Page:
Guy’s top 50 of the decade: #41-50

Posted by · 3:48 pm · January 2nd, 2010

Tang Wei in Lust, CautionHere we go. I’ll reserve a more complete intro for the final part on Wednesday, but a quick word on the compilation of the list that will unfold over the next five days.

When, several months ago, I began the long, occasionally maddening but not altogether unpleasant process of sifting out the best films of the last ten years, I thought reducing a decade’s work of high-quality cinema – the first time I’ve really been of an age to attempt such an exercise – to a mere 10 films seemed an impossibility.

So I rather naively decided that a Top 50 – the equivalent, if you will, of a decade’s worth of Best Picture nominees (though not equally allocated by year) – seemed a less punishing task. More room for the films I love, less fretting about inclusions, happy days.

And then a funny thing happened.

As I drew up longlists that became gradually, incrementally shorter, my Top 10 became comfortably, if surprisingly, clear to me. The rest – chaos. Over the various drafts I’ve drawn up of the list, films have slid recklessly up and down the rankings.

Depending on mood, memory or perhaps just the weather, last week’s #30 could be this week’s #50, or worse. When the films are all this good, such numerical rankings are little more than a formality – a fun formality, mind, which is why I resisted the temptation to cop out and go alphabetical.

Still, sometimes you just have to draw the line and let it be. I can hardly regret including any of the films I have, though I’ve stunned myself with some of the titles I’ve left out. See it less as a qualitative assessment – in the first instalments especially – and more as a kind of individual playlist, and we’ll be fine. Hope you enjoy.

“DEVDAS” (Sanjay Leela Bhansali, 2002)
Aishwarya Rai in DevdasI freely admit that when it comes to Bollywood cinema, the old “I don’t know much, but I know what I like” maxim applies. And there’s nothing about this vast, immersive, slightly bonkers kitschtacular that I don’t like. An acquired taste, certainly, but worth the effort.

“ZOOLANDER” (Ben Stiller, 2001)
Ben Stiller in ZoolanderNeedless to say, not every film here is on the list for the same reason. But as crudely drawn as it is, Stiller’s sweet, silly, brilliantly designed bauble has afforded me more straight-up laughs (and quotes) than any film this decade. Say it with me: “Moisture is the essence of wetness.”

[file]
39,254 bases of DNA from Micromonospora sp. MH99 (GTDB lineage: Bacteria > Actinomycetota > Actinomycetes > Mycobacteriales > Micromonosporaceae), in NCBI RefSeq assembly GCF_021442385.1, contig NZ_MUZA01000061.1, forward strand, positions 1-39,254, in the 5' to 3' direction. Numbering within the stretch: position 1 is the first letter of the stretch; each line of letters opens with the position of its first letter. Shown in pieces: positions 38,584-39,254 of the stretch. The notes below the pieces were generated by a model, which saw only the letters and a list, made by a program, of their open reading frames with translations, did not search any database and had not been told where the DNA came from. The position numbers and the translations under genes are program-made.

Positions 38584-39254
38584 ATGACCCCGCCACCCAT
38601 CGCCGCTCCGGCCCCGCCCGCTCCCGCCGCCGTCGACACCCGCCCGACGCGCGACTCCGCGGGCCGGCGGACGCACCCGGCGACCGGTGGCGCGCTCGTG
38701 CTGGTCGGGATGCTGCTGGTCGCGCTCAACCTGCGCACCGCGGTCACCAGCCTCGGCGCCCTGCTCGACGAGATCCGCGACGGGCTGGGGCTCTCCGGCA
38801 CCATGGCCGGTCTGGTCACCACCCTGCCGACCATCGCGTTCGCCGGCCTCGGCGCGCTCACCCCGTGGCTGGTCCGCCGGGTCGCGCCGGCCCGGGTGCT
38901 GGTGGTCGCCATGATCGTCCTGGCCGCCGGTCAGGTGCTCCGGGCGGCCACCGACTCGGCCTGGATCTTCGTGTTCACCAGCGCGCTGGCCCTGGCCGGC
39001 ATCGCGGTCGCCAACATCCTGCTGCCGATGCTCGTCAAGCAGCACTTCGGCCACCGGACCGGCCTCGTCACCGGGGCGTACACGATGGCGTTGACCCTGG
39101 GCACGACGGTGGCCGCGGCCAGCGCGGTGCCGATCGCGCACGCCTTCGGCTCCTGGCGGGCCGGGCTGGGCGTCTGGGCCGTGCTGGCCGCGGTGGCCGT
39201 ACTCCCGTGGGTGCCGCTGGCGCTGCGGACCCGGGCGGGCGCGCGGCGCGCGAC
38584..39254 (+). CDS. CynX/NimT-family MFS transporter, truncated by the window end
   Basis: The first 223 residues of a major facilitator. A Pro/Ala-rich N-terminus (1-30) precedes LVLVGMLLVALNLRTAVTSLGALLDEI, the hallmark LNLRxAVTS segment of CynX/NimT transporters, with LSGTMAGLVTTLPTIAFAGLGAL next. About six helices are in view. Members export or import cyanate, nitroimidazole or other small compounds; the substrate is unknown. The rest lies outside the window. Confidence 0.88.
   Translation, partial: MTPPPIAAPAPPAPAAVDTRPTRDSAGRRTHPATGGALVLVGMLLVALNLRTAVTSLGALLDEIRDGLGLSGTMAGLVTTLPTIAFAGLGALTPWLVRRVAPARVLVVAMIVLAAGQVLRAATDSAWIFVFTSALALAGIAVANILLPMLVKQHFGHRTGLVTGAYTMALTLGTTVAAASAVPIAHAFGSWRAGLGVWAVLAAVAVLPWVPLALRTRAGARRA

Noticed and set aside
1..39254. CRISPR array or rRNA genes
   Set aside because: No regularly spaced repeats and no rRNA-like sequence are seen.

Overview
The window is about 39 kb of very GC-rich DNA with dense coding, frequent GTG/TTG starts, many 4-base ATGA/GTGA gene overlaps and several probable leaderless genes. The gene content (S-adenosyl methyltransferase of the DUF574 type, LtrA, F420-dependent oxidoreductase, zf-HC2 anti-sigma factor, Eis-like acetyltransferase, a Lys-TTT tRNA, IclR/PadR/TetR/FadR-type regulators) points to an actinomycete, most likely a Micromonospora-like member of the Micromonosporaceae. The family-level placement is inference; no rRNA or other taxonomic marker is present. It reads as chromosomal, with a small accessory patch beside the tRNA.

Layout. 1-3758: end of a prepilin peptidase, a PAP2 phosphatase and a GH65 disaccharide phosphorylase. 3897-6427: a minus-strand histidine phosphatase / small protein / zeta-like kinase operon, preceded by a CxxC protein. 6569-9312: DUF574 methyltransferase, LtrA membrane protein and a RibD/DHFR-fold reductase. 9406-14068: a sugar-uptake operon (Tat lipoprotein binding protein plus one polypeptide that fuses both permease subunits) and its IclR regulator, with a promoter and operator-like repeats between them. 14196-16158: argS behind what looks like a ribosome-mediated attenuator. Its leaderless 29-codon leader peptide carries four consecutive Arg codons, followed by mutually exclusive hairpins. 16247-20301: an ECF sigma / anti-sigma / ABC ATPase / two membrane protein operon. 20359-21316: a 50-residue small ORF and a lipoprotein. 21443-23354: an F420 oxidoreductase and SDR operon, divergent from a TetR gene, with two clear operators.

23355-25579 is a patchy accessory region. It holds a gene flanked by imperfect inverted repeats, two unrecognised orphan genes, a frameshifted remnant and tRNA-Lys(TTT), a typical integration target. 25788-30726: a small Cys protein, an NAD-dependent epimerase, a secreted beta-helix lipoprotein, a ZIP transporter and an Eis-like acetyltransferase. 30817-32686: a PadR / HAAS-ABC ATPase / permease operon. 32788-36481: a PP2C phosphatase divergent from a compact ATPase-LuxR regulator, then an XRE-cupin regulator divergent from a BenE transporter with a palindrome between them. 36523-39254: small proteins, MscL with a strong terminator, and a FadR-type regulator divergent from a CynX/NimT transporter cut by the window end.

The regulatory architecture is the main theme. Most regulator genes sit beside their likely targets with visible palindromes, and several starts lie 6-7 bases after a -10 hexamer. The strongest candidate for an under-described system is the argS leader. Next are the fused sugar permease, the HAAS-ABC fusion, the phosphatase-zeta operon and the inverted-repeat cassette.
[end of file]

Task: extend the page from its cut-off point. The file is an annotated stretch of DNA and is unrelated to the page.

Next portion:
“CITY OF GOD” (Fernando Meirelles, 2003)
City of GodI had let a few years slide between viewings of Meirelles’s raggedly beautiful patchwork of Brazilian slum life, and in that time, had slightly forgotten what an individual, electric experience it really is. Happily, the jolt returned on a recent reappraisal.

“SARABAND” (Ingmar Bergman, 2004)
Erland Josephson and Liv Ullmann in SarabandThe master’s criminally undervalued swansong bookended his immortal “Scenes From a Marriage” with a tense, adroit study of the lifelong scars left by a failed marriage. It may derive some power from its relationship to Bergman’s oeuvre, but it’s a devastating experience on any terms.

“JAPANESE STORY” (Sue Brooks, 2003)
Toni Collette and Gotaro Tsunashima in Japanese StoryI had the immense good fortune of entering a screening of this fragile Australian miniature with no knowledge of the twist that was to come, and was floored by the emotional somersault its accidental love story performs. Still unnerving on repeat viewings, with Toni Collette’s finest hour.

“JESUS’ SON” (Alison Maclean, 2000)
Samantha Morton and Billy Crudup in Jesus' SonEight years after her startling debut, “Crush,” Maclean followed up with this loose-limbed, literate and blackly funny account of a junkie’s wanderings through 1970s America, with immense performances from Billy Crudup and Samantha Morton. Now where is Maclean’s third feature?

“IRAQ IN FRAGMENTS” (James Longley, 2006)